The Water Dragon’s Bride, Volume 3 by Rei Toma
The story in The Water Dragon’s Bride has been unfolding at a measured pace, in the third volume Asahi and Subaru are almost all grown up. As they become more adults, this results in some increased tension with Asahi’s eventual destiny as the bride of the Water Dragon as well as her role as priestess for Subaru’s village.
The volume opens with a little bit of backstory showing Asahi filing her role of priestess as she moves through adolescence. Every year, there’s a ritual designed to gain the favor of the water god, and Asahi disappears under the waves for three days. Her encounters with the water god are first limited to staring, glaring, and finally smiling. The elemental gods still are fundamentally alien when compared with humans. The Water Dragon at least has figured out that he needs to feed his young human bride, so he calls over the Tree God to give her some supplies. I enjoyed seeing these visits from the perspective of both the Water Dragon and Asahi.
I think a lot about clarity of art when I read a Rei Toma series, but I’m always struck by how much she is able to do with simple character designs and sparse backgrounds. It is expected that expressive eyes count for a great deal in shoujo manga, but she’s able to convey so much in just a couple pages. Subaru, aware that both his mother and his sister are prejudiced against Asahi, turns away from his family thinking “…don’t disappoint me more any than this.” His face is half in shadow, and blank in a way that shows he’s hiding the tension and disgust he feels inside. As he walks away he smiles and waves. All of this is accomplished with just one line of dialogue and some great sequencing and paneling from Toma in a two page spread.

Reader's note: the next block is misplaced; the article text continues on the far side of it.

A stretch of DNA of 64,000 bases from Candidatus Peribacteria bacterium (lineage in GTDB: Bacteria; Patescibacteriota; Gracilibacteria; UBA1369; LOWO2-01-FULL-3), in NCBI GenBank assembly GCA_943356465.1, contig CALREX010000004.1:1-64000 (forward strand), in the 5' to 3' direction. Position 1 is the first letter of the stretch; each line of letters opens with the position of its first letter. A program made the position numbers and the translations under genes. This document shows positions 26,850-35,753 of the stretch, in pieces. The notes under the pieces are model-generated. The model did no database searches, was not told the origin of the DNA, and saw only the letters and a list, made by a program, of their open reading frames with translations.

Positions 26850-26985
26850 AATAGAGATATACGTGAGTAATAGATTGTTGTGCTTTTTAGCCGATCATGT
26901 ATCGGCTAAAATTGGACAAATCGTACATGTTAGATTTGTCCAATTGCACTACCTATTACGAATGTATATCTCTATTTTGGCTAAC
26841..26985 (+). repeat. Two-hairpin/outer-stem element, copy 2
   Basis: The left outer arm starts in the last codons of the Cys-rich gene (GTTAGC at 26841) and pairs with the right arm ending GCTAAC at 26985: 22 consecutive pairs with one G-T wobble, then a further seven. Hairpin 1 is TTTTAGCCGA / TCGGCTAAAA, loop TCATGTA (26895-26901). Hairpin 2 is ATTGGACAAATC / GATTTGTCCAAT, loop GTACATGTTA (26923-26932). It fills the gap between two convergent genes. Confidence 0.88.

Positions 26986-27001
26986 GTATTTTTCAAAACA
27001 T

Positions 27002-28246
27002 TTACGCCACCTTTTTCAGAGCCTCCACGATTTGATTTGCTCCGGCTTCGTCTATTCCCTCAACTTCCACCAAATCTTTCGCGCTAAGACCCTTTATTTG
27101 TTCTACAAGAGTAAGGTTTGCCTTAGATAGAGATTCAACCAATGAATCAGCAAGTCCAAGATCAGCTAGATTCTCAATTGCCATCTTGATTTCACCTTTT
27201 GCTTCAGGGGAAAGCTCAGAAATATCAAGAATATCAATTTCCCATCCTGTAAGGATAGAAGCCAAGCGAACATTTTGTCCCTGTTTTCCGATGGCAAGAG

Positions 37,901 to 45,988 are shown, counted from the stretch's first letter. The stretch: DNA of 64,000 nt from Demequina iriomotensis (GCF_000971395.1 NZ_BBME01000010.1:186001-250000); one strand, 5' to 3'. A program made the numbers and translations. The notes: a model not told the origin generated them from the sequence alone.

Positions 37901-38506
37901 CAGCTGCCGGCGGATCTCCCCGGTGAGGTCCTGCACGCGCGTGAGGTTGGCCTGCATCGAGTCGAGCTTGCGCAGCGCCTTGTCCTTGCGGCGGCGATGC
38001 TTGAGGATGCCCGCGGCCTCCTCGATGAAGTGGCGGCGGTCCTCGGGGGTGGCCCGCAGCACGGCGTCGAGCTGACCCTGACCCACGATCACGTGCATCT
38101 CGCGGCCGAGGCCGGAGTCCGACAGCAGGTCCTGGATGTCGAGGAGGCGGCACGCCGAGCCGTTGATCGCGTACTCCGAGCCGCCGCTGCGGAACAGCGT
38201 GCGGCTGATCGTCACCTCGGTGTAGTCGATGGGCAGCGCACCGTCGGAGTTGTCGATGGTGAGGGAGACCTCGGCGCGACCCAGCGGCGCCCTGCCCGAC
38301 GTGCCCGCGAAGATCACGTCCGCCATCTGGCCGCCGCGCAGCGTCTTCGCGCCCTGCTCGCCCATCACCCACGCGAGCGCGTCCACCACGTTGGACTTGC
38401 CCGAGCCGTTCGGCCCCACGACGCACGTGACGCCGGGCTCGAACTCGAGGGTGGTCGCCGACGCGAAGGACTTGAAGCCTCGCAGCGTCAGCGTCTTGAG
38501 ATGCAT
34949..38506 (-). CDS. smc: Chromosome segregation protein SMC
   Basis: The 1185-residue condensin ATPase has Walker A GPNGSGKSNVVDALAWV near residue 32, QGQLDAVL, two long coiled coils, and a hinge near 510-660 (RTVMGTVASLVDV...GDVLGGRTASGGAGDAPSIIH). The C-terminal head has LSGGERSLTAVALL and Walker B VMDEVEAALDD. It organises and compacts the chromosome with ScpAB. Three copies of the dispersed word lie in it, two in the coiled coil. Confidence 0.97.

For a series with such lovely illustrations and a seemingly fantastic premise, one of the reasons why I enjoy The Water Dragon’s Bride is that it explores some dark territory, particularly focusing on the way humans are capable of great cruelty. While the first volume also lingered on Asahi’s inhumane treatment by the Water Dragon who was absolutely ignorant and uncaring of the ways humans can suffer, humans seem like the real source of evil in the world. In addition to the leering gazes and jealously in Subaru’s village that Asahi has to isolate herself from, her capabilities as a priestess attract the attention of a neighboring village and a war is launched. Watching these events with Asahi, the Water Dragon thinks all the humans are fools.
While for most of this volume Asahi seems to be placed in a Persephone role, going back and forth between water and the human world, there’s a narrative turn as Water Dragon decides to dwell with humans for a time. Toma is able to pack an incredible amount of story in a single volume of manga, making this a shoujo fantasy series that is extremely rewarding to the reader.